After mounting of components, the printed circuit boards travel on conveyor belts through a machine for reflow soldering. The machine typically has a number of sections where the temperature increases following a gradient. At the final section, the temperature is high enough to melt the solder and bond the component to its pad on the PCB. After this, the PCB and its soldered components pass through a gradual cooling section.
For proper reflow soldering, the operator must initially calibrate the temperature profile and the speed of the conveyor for a specific PCB assembly. It is important the printed circuit board and components follow a specific gradient up to the point of actual soldering.
Advantages of Automated Reflow Soldering
Machine soldering is a much faster way of soldering an entire board with several components. Manual soldering typically uses a soldering iron or a hot-air gun to melt the solder. This has the disadvantage of causing a possible dislocation of the component, as most SMCs are very tiny. Moreover, the soldering iron bit has a finite size that is many times the pitch of high-density components, leading to solder shorts.
Apart from increasing the throughput PCB manufacturing and assembly tremendously, machine soldering also reduces the possibility of errors like solder shorts, missed solder joints, dry solders, burnt components, and many more that a manual soldering process inevitably causes. Compared to the uneven soldering from the manual process, automated soldering offers an even and uniform soldering for all the components in one go.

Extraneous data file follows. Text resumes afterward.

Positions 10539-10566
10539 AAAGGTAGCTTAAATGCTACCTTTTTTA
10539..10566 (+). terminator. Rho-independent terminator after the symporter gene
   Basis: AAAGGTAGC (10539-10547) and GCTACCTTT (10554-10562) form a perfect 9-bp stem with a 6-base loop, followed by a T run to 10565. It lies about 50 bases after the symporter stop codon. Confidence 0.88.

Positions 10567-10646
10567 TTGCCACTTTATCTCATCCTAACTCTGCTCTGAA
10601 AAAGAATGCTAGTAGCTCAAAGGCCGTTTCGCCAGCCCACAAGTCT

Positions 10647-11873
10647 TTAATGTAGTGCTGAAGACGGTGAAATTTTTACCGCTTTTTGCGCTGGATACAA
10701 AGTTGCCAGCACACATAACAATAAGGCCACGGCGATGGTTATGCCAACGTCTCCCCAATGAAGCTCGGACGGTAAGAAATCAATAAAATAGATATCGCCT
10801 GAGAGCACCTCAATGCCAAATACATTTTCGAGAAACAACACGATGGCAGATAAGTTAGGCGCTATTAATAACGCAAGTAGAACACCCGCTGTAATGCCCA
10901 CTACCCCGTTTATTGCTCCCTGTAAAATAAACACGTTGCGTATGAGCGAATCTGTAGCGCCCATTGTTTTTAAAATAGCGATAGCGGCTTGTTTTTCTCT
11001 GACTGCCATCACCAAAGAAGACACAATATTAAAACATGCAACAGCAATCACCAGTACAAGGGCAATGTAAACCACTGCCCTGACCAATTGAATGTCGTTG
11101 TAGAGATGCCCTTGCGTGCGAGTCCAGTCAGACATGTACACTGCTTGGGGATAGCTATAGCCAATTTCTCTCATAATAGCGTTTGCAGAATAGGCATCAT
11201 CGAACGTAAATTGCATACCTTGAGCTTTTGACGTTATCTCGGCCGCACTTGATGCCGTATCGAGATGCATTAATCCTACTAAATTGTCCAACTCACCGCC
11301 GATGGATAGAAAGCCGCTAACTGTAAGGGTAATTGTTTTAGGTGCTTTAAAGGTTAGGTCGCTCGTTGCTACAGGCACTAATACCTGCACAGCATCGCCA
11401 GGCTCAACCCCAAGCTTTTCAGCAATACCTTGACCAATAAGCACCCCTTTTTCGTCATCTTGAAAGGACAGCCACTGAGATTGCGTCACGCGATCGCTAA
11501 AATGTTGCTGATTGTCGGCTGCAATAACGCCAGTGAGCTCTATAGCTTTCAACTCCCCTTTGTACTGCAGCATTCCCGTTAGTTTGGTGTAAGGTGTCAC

Automated testing may use one of two methods—a fixture or flying probes. For both, it is necessary that the PCB circuit designer has provided test pads at strategic points on the board during its design.
Advantages of Automated Testing
Using a dedicated fixture with multiple probes drastically reduces the testing time for boards. A fixture usually tests multiple parameters at a time with high accuracy, which would be impossible in a manual operation. However, fabricating a specific fixture for an individual board assembly is an expensive process, and manufacturers prefer using fixtures only when the production run is of a substantially large quantity.
The other method of automated testing during PCB manufacturing and assembly uses a pair of flying probes or more. The testing machine is programmable, and the test probes connect to various test pads serially to check and measure parameters. Although the speed of testing is lower than that using a fixture, the advantage is lower cost, repeated use, and rapid reconfigurability when producing many types of boards in quick succession.
One of the major advantages of machine assembly of printed circuit boards is overcoming human error. There are several reasons humans are error-prone. One of them is variable judgment and the other is operational fatigue. Human judgment is highly subjective, and dependent on the individual, leading to different conclusions by separate operators. Operational fatigue sets in for human operators after a few hours of intense concentration, leading to operational errors. Machines are devoid of both these shortcomings—their judgment depends on a few rules programmed into their memory, and machines do not experience fatigue, provided they undergo regular preventive maintenance. Using machine assembly also has the benefits of reducing overall manufacturing costs.